ghci> contents <- readFile "data.txt"
    ghci> contents

Haskell's Prelude provides the function

    lines :: String -> [String]

that given a String breaks it wherever there's a \n, producing a list of all the lines. Therefore

    ghci> lines contents

Notice how empty lines become "". If we can «group» the Strings begore every "" into their own lists, and drop the empty lines to get


we'd be closer to our solution. Suppose we already wrote the function

    groupNumbers :: [String] -> <span class="createlink">String</span>

doing that grouping, so we can now write

    ghci> (groupNumbers . lines) contents

Notice how we have a list of lists. Consider any list at the second level, such as


we need to convert every «number looking String» into an actual Integer, and then add them up. If we add type annotations, and then make them into type signatures, we can use Haskell's read to parse the String into Integer, so

    ghci> map read ["1000","2000","3000"] :: [Integer]
    ghci> sum $ map read ["1000","2000","3000"] :: Integer

So we need to apply

    sum . map read :: Integer

to every second level list. This is the same as writing

    ghci> (map (sum . map read) . groupNumbers . lines) contents :: [Integer]

provided groupNumbers exist.

We can now write

    totalPerGroup :: String -> [Integer]
    totalPerGroup = map (sum . map read) . groupNumbers . lines

and we only need to write groupNumbers to solve our problem.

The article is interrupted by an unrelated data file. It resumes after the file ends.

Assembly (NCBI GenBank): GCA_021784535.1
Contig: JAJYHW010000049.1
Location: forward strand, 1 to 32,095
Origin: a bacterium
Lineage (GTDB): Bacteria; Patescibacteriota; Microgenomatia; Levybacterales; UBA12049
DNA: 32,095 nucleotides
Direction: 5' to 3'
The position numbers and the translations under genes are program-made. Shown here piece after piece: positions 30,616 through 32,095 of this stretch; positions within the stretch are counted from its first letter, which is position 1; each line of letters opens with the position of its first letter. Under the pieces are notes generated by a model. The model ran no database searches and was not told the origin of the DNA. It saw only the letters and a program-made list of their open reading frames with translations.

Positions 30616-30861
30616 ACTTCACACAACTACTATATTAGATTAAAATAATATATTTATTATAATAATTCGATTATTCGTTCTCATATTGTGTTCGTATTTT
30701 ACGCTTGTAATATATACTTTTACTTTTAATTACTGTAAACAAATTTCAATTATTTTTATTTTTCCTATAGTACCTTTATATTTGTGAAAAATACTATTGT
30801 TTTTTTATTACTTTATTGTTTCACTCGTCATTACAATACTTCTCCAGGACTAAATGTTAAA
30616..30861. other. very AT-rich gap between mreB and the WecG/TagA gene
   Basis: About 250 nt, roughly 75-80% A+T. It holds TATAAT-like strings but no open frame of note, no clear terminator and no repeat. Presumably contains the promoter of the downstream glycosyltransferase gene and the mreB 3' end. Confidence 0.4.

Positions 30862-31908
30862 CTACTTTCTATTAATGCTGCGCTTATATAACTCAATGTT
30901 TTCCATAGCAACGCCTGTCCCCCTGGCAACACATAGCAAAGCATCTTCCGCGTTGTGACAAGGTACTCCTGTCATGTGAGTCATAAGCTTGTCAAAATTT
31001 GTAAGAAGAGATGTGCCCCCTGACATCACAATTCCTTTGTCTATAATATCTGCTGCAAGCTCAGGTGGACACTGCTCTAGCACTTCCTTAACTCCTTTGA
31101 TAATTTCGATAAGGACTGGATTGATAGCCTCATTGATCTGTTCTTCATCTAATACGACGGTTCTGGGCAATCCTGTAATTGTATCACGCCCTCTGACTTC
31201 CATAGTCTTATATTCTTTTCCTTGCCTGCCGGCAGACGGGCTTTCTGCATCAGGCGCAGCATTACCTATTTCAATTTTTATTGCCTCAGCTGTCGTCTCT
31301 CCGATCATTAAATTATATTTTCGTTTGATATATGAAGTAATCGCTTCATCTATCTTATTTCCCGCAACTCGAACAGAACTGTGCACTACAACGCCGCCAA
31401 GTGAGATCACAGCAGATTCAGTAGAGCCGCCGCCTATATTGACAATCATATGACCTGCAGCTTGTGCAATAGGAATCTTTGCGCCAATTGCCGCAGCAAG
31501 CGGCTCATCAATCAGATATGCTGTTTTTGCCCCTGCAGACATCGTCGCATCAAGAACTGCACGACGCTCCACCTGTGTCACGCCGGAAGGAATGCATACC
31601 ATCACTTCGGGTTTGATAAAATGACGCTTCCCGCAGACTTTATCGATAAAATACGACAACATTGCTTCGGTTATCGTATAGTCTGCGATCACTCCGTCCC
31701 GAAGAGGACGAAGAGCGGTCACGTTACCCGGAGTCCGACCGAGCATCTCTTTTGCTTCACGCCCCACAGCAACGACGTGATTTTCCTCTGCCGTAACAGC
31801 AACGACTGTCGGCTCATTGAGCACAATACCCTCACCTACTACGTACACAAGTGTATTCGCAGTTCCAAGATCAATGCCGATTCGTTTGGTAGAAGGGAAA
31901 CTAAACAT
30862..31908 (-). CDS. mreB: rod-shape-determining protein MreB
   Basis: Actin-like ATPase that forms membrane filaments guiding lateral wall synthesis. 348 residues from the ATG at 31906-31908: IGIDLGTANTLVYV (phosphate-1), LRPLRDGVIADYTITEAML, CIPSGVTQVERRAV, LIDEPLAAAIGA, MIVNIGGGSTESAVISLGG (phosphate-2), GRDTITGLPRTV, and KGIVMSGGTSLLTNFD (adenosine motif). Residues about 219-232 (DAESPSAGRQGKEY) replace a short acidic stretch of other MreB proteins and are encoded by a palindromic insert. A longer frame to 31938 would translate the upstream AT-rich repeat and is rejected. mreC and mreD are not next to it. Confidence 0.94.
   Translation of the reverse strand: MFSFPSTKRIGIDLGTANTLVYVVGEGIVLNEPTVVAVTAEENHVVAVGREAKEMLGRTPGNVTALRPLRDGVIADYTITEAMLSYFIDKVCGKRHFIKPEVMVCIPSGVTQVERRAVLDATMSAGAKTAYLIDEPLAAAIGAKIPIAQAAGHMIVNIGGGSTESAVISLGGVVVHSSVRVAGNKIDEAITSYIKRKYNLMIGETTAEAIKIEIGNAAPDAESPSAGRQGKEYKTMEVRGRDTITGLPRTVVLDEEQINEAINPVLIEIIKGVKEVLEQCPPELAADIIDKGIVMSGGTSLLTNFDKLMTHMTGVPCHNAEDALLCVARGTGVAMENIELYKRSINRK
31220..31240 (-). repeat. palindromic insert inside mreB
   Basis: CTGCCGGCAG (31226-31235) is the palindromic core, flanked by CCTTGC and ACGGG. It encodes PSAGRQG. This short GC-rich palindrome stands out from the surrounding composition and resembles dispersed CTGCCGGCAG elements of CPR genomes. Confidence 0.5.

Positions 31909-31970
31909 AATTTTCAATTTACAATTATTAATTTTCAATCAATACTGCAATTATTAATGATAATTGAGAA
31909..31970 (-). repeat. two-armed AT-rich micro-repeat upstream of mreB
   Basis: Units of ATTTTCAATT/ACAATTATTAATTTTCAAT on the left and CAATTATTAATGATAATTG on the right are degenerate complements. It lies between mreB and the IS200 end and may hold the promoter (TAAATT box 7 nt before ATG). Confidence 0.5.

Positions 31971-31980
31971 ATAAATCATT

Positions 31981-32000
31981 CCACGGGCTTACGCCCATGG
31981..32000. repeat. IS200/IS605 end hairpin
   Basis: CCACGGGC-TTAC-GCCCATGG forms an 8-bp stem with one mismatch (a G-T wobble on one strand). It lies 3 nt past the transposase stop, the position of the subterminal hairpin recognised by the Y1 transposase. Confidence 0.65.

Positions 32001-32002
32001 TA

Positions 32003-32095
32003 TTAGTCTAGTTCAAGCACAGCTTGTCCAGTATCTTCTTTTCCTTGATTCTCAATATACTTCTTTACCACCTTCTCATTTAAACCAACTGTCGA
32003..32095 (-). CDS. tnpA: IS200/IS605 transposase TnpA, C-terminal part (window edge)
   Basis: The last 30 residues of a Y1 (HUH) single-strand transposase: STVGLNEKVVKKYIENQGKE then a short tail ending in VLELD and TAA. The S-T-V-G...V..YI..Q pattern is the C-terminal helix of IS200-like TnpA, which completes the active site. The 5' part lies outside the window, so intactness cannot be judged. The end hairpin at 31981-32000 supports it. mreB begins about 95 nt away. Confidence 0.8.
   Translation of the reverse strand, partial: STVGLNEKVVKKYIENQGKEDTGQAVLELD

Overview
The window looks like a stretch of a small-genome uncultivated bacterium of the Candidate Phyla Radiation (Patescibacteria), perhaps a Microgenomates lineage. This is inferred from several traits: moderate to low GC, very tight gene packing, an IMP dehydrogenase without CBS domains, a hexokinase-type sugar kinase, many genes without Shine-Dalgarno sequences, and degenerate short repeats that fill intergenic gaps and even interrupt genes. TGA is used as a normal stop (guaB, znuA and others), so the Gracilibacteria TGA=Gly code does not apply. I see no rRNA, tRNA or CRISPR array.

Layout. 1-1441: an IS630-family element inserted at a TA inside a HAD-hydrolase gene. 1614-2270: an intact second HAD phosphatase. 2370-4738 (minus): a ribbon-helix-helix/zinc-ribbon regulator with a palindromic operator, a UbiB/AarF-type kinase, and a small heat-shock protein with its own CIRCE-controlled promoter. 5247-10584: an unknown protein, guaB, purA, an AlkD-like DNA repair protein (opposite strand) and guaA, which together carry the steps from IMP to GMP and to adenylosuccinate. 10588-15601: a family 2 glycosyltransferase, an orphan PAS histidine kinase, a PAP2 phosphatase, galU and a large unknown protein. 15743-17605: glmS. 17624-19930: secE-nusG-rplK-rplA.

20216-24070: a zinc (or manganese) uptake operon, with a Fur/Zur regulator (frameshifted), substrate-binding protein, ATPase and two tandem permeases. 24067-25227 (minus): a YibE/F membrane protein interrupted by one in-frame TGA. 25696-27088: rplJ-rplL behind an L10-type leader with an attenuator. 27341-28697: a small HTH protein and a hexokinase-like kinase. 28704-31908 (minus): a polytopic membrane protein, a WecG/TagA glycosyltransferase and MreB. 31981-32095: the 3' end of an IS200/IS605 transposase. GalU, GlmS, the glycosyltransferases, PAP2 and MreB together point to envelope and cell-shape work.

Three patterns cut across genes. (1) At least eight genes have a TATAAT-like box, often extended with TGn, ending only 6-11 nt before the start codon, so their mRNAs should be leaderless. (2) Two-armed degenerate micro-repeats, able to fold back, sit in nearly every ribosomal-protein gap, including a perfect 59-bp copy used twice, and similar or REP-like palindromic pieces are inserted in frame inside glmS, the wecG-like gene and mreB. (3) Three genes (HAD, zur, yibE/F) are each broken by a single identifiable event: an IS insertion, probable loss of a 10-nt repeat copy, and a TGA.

We know that groupNumbers must have type

    groupNumbers :: [String] -> <span class="createlink">String</span>

and that we will be working with a list like


Let's take advantage of break provided by Haskell's standard Prelude.

    ghci> break null contents

The first element of the resulting tuple is precisely the first group before the empty (null) String. The second tuple has the rest of the original list, unprocessed. We can write groupNumbers recursively by:

  1. Saving the group as the head of a list.

  2. Ignoring the empty strings at the beginning of the unprocessed rest.

  3. Recursively applyting groupNumbers to the resultof (2).

  4. Producing and empty list when there are no more groups.


    groupNumbers :: [String] -> <span class="createlink">String</span>
    groupNumbers [] = []
    groupNumbers ns = g : (groupNumbers . dropWhile null) bs
                      where (g,bs) = break null ns

Our solution is complete.

Due to Haskell's lazy I/O (readFile) and the way the solution is structured, the program will read as many lines as needed until it gets to an empty line, process that group and synthesize its sum, before performing I/O again.

A reasonable trade-off given how high level the code is.

The Synthetic Parsing approach

We've written a solution structured in such a way that totalPerGroup can be replaced with any alternative way to transform the String into [Integer] with all partial sums. Let's take advantage of that.

It can be argued that any function with type signature

     String -> a

where a is any structured type, can be tought as a parser.

Haskell's parsec module provides a set of parser combinators: functions that can be composed to build production-grade recursive descent parsers. There are functions providing parsers for «simple things», and functions that combine parsers to build complex parsers.

The library provides a very simple Parser monadic type that works over String and allows you to produce any synthetic type. Recall the input is a String, which is actually a [Char]. I'll add some comments to the input, to highlight its structure:

    1000\n      <--- One or more group of digits...